Thea Matthews is a poet / scholar / activist born and raised in San Francisco, CA. She earned her BA in Sociology where she studied and taught June Jordan’s Poetry for the People. She writes on the complexities of humanity, grief, and resiliency. She has work in the Acentos Review, Atlanta Review, For Women Who Roar magazine, and others. She is a Tin House scholar; and has delivered her poetry at various festivals including Litquake, Lit Crawl, the National Queer Arts Festival, and the Sonido Music Fest. Her first collection of poetry, Unearth [The Flowers], will be published by Red Light Lit Press spring 2020. Find her IG/Twitter/FB: theamatthews_ and www.theamatthews.com
from the artist
Poetry validates Truth. To see and be seen, feel and be felt, listen and be heard–– poetry honors the body, memory, resiliency of humanity. When I write, I reclaim my voice and feel my own Power. When I write, I see, feel, listen to Spirit. When I write, I join you in love, dialogue, tension. I am no longer alone. I tap into the Source of Strength.
Published in For Women Who Roar Magazine, Issue 2 : Power
GARDENIA | Gardenia jasminoides
A call to learn
listen to that if you need to
rather than resist
refine your lungs purify
the blood circulating the sun
inhale the scent of my evergreen
of dead trees the
pollen found only in summer
the continuous chant
the marching in your veins
The army lives within you.
RAIN LILIES | Zephyranthes grandiflora
One day you’ll read the lines on my face
know the lawlessness under my skin in my bones
and you’ll know the silence each crevice holds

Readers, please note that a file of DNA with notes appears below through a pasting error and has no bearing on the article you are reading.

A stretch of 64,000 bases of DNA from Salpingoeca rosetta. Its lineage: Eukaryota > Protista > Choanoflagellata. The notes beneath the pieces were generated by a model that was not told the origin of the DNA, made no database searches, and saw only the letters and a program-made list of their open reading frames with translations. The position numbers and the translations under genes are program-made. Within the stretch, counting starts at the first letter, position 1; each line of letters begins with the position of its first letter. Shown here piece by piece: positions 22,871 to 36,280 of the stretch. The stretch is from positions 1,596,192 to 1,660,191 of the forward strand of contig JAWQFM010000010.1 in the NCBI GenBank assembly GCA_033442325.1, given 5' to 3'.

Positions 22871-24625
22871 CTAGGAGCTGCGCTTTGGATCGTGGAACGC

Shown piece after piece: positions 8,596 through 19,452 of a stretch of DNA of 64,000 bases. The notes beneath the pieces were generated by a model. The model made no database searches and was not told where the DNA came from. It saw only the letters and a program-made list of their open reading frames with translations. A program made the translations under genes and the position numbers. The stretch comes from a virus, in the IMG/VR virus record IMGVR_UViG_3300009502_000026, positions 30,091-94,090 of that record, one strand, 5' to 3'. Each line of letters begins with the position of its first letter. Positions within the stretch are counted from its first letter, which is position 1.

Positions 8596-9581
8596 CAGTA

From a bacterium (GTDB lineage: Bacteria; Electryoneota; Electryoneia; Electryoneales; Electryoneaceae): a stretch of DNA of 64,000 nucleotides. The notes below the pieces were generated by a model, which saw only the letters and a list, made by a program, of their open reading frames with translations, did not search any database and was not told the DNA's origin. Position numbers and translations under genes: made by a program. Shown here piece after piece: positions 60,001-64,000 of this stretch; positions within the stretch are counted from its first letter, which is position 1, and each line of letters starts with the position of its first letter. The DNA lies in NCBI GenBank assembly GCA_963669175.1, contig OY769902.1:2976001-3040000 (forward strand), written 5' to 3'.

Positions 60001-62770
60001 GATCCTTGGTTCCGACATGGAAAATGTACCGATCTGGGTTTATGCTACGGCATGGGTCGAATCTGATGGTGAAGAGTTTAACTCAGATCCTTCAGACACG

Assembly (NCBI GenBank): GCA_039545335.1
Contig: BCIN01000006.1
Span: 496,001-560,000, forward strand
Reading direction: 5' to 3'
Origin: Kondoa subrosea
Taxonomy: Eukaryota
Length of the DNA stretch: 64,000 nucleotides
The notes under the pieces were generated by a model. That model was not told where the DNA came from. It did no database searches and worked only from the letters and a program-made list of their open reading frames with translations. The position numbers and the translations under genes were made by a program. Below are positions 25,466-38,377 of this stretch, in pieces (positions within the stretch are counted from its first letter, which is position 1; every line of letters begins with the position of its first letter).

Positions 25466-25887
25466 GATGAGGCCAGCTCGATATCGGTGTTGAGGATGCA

from the black of my blood to the plaque behind molars
the scars of finding gold. You’ll see me shine
like a glass case of knives
and you’ll know the sharpness of each tooth
how children speak with knotted tongues
how men in power lost control of their hands
how bystanders became politicians.
I tore skin ran across the plains
sought the Pacific rested near redwoods
I am the flowers of west wind.
FUCHSIA | Fuchsia magellanica
My cracked lips and stained tongue
a burning stomach in a no-backbone bedroom
did not deter the swift flight of endurance
the remembrance of sweetness of survival.
Hummingbirds came once I tasted my
tears yet sometimes I still close my eyes
to the Sun. I see the glaring red
of my florid skin swollen inside
irritated infected from
pesticides the warmth of invasion
of his cold fingers inside.
I cry growl slice arteries with teeth.
I wrestle with the treachery of men until
I twirl prayers into beads of nectar
break the hex of hatred
ground the betrayal into fertile land.
I grow from the whispers
of sssshhhh . . . don’t tell no body. Fingers over lips
today my mouth like legs rests wide open.
He knew someone would.